Art, architecture, history, travel

Moscow 1974

7/16 Tuesday Moscow

 

VDNKh was one of the first places we visited.  We saw a famous gold fountain depicting each of the Soviet republics.  Had a long discussion about whether they are truly free to secede from the Soviet Union, not likely any time soon.  I’m beginning to understand what is meant by red tape; we have to wait for everything.  Too bad the Russians didn’t learn from the Germans, who imported granite for a statue commemorating the victory at Moscow, before they had won.  The line for food is ridiculous. 

I’m really interested in finding out how the Russian people live.  Today I talked to Alla, our Russian guide about schools.  I’m having fun trying to communicate.  Sometimes I am shocked at how rude some of the Americans are to the Russians.  I’ve really begun to appreciate the classes we had before leaving, except that they made me so afraid to eat the food here.  I remember what a hassle it was to fill out the Soviet visa.  We had to make three copies with no mistakes or start over. They gave Susie such a hard time because she still has relatives here.  The whole thing made Edie very nervous.  Mr. Cordell caught a man trying to walk off with his suitcase and all of our passports.  This is making him very anxious to leave Moscow.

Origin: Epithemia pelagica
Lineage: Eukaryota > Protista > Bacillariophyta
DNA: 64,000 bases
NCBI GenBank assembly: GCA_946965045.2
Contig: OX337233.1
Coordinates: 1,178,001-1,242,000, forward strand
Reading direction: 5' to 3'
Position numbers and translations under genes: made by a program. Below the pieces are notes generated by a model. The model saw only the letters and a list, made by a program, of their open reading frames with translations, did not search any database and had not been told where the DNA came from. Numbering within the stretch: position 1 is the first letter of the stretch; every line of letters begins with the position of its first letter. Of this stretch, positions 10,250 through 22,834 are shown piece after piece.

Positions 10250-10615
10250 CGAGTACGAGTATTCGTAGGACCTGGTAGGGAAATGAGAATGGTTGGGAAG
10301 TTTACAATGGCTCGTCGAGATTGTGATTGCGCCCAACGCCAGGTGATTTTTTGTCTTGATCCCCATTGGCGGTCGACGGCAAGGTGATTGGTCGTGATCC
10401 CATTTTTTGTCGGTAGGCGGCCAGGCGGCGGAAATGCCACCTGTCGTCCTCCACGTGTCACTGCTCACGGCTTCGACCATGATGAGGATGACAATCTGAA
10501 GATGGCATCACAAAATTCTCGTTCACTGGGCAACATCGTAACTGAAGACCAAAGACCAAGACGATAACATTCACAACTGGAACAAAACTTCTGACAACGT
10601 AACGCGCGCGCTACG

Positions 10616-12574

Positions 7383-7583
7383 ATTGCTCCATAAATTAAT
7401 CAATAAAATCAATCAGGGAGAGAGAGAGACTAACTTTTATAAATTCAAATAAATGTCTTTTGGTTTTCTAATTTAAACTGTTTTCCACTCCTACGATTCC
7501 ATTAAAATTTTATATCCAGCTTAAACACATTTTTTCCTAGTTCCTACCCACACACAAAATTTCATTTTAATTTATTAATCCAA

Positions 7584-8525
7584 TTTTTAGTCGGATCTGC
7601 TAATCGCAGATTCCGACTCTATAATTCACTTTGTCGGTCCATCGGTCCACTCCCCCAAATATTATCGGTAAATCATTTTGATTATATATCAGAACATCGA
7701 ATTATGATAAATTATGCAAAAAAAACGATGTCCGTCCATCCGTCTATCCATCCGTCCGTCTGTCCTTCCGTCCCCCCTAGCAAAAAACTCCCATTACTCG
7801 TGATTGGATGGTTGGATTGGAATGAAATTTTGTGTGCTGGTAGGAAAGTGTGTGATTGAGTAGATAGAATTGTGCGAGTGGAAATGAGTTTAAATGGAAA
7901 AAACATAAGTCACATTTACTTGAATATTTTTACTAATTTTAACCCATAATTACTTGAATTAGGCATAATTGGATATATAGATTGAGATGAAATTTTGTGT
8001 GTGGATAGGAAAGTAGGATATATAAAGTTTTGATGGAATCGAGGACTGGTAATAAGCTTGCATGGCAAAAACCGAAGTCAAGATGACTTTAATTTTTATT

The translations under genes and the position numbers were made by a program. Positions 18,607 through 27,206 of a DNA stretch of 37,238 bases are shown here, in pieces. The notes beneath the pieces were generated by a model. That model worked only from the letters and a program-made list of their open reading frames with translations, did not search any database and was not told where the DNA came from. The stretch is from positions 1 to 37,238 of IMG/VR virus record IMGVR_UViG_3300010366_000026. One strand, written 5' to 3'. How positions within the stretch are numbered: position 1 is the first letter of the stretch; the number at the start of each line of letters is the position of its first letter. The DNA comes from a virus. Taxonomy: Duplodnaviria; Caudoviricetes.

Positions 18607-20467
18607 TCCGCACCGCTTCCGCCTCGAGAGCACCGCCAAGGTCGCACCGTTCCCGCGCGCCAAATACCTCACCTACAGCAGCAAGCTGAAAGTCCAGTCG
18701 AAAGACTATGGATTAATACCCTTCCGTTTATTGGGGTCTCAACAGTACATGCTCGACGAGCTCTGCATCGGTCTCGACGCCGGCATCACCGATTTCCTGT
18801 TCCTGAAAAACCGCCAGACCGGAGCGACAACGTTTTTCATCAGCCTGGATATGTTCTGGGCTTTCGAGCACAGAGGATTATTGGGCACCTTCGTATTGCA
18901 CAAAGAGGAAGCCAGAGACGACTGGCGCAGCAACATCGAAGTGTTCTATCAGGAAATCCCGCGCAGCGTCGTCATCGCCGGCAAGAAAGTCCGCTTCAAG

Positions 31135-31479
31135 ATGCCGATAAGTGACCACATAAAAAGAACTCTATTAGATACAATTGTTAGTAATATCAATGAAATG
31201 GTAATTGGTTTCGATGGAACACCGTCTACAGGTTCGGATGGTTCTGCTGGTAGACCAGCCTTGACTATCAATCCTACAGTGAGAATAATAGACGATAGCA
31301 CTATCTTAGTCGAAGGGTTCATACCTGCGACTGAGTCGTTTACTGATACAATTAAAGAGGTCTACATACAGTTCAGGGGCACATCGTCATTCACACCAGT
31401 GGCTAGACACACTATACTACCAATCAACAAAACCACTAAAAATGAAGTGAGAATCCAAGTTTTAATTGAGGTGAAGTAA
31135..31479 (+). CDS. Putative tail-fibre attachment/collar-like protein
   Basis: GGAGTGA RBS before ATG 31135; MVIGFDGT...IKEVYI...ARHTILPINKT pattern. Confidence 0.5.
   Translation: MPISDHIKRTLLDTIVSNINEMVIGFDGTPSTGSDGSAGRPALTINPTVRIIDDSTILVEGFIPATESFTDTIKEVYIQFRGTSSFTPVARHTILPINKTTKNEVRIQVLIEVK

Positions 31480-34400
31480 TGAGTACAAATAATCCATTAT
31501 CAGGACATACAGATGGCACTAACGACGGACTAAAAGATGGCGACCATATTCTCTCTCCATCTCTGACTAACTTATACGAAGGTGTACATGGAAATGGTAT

The big movie in Moscow now is MacKenna’s Gold with Gregory Peck, Julie Newmar and Omar Sharif. http://www.julienewmar.com/movietvhistory.html What a loser!  I don’t think I ever saw it.  They made such a big deal about it though to show proof of the lack of censorship, that they get to show Western Movies.  Cowboys and Indians is that really what they think  of the United States.

Many of the Russians are afraid of Americans, many will not smile but some smile and try to be friendly, especially the black marketers. 

I had an interesting experience with a black marketer who I call Charlie.  When I came to my room from lunch Charlie, dressed in American clothes, asked me in perfect English if I was from Missouri too.  Since I had met another Missouri group in the lobby I said yes.  Charlie followed me into the room and locked the door, which I quickly unlocked.  Then he sat on David’s bed and started offering us Commie flags and belts, all cheap junk. He wanted to trade for clothes, especially pajamas.  Then he wanted gum, but more than anything he wanted records.  I told him that Barry had some records and to ask him.  After David had given Charlie the fictitious Barry’s room we all ran down stairs.  What an experience! 

 
   

The opera tonight was fun but I wouldn’t go back too soon.  Boris Gudanov at the Kremlin.  It was fun making up my own endings.  Some of the food they had there was delicious. Champagne, caviar and other things.  I still hope we get to go to the circus.  There are many things I want to do on this trip that I would not do at  home, just for the experience.

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